Protein phosphatase 5 (Ppp5) is a serine/threonine protein phosphatase comprising a regulatory tetratricopeptide repeat (TPR) domain N‐terminal to its phosphatase domain. Ppp5 functions in signalling pathways that control cellular responses to stress, glucocorticoids and DNA damage. Its phosphatase activity is suppressed by an autoinhibited conformation maintained by the TPR domain and a C‐terminal subdomain. By interacting with the TPR domain, heat shock protein 90 (Hsp90) and fatty acids including arachidonic acid stimulate phosphatase activity. Here, we describe the structure of the autoinhibited state of Ppp5, revealing mechanisms of TPR‐mediated phosphatase inhibition and Hsp90‐ and arachidonic acid‐induced stimulation of phosphatase activity. The TPR domain engages with the catalytic channel of the phosphatase domain, restricting access to the catalytic site. This autoinhibited conformation of Ppp5 is stabilised by the C‐terminal αJ helix that contacts a region of the Hsp90‐binding groove on the TPR domain. Hsp90 activates Ppp5 by disrupting TPR–phosphatase domain interactions, permitting substrate access to the constitutively active phosphatase domain, whereas arachidonic acid prompts an alternate conformation of the TPR domain, destabilising the TPR–phosphatase domain interface.
Reversible phosphorylation of proteins on serine and threonine residues contributes to the regulation of virtually all functions of the eukaryotic cell. Protein phosphatase 5 (Ppp5), a ubiquitous member of the PPP family of serine/threonine protein phosphatases, participates in several stress‐activated cellular signalling pathways that regulate growth arrest, apoptosis and response to ionising radiation‐induced DNA damage (Zuo et al, 1998; Morita et al, 2001; Ali et al, 2004; Wechsler et al, 2004; Zeke et al, 2004). Similar to other PPP family members (PP1, PP2A, Ppp4), Ppp5 is potently inhibited by the tumour promoters okadaic acid, microcystin, cantharadin, calyculin A and tautomycin (Chen et al, 1994; Borthwick et al, 2001). However, whereas PP1, PP2A and Ppp4 exist as dimers or trimers with a catalytic subunit bound to regulatory subunit(s), Ppp5 uniquely comprises a regulatory N‐terminal tetratricopeptide repeat (TPR) domain fused to a C‐terminal phosphatase catalytic domain (reviewed in Cohen, 1997; Andreeva and Kutuzov, 1999; Chinkers, 2001).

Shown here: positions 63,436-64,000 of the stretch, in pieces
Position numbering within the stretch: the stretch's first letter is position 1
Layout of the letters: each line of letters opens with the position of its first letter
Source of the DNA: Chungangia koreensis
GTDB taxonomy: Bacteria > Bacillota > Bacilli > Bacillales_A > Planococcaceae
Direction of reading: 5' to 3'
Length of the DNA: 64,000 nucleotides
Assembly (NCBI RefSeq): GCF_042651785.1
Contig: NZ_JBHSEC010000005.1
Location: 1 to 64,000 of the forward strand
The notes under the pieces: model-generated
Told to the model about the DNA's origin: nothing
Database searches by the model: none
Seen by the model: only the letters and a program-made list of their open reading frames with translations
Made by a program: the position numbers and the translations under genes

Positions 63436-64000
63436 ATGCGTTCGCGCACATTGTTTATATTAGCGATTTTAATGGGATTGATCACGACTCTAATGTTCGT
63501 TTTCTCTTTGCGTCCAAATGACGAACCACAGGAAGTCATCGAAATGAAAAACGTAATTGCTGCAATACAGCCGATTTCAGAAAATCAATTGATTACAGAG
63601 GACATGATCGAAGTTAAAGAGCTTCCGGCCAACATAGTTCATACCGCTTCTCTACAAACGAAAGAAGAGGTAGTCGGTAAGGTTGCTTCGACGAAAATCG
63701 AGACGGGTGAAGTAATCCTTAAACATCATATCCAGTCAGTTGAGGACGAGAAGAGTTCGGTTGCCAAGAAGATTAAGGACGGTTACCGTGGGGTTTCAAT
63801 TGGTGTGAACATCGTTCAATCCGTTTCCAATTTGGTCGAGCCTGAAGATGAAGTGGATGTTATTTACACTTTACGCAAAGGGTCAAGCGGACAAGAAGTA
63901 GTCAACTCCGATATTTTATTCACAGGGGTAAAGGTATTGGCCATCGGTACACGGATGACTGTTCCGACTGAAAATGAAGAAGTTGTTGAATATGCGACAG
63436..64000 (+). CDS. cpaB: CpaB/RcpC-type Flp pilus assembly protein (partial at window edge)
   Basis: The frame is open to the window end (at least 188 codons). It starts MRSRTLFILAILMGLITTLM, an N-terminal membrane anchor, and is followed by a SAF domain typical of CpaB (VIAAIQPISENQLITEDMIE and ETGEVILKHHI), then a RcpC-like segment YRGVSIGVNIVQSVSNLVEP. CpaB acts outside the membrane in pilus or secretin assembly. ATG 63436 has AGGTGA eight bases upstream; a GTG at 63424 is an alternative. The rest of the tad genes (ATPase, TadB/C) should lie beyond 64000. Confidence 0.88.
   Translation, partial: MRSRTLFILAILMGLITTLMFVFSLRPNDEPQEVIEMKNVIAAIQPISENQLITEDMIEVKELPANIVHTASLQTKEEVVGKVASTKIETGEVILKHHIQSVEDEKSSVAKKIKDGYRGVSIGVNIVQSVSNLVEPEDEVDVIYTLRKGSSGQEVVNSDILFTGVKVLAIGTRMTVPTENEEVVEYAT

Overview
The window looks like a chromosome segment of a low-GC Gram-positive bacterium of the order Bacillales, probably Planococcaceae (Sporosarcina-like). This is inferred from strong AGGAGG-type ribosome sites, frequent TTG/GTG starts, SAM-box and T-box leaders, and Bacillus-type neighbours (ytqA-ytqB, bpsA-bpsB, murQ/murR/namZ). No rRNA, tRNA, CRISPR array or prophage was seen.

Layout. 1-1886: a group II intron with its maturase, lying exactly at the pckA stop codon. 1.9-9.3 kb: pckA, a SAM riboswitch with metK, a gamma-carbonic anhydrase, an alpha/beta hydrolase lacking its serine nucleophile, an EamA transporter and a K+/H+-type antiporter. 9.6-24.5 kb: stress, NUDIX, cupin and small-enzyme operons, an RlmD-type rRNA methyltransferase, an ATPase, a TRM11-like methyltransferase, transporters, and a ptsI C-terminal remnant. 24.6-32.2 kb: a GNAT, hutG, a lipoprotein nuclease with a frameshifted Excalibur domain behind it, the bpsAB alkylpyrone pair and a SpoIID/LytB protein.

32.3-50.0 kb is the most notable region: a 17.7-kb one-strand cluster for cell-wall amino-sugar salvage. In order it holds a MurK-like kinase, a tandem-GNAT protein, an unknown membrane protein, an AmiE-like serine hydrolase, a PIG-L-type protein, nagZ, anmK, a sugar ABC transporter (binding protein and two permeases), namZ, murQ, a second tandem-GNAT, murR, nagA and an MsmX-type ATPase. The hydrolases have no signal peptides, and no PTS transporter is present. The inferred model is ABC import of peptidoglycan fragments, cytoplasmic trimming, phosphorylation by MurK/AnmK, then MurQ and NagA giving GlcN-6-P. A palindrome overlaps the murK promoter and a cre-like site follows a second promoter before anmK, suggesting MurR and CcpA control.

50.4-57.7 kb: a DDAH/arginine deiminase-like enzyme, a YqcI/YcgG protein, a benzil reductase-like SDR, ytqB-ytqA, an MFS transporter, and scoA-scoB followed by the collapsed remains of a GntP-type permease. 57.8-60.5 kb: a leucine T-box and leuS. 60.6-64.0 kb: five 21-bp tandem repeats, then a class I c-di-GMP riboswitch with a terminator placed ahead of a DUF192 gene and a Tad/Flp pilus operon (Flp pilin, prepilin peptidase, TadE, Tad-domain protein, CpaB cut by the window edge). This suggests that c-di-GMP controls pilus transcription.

The discoveries that Ppp5 forms complexes with glucocorticoid receptors and the Ask1 protein kinase implicated the phosphatase as a regulator of signalling networks initiated by glucocorticoids (Chen et al, 1996; Zuo et al, 1999) and oxidative stress (Morita et al, 2001). Ppp5 interacts with the TPR acceptor site of the heat shock protein Hsp90 and competes with TPR containing immunophilins in binding to some glucocorticoid receptor complexes (Chen et al, 1996; Silverstein et al, 1997). Suppression of Ppp5 expression with antisense oligonucleotides enhances glucocorticoid‐mediated phosphorylation of p53 on Ser15 with consequent expression of p21WAF1/Cip1 and concomitant G1 growth arrest in a lung carcinoma cell line (Zuo et al, 1998, 1999; Urban et al, 2003). Oxidative stress‐mediated activation of apoptosis signal‐regulating kinase 1 (Ask1), which promotes apoptosis via the JNK and p38 MAP kinase cascades, was inhibited by overexpression of Ppp5 (Morita et al, 2001). This negative regulation of Ask1 by Ppp5 is likely to involve dephosphorylation of a phospho‐threonine residue within the activation loop of Ask1. Ppp5 also suppresses the transient increase in Ask1 activity produced by hypoxia (Zhou et al, 2004). In a further link between Ppp5 and Ask1, rapamycin, an inhibitor of the mammalian target of rapamycin (mTOR), induces sustained activation of Ask1, associated with inhibition of Ppp5 activity (Huang et al, 2004).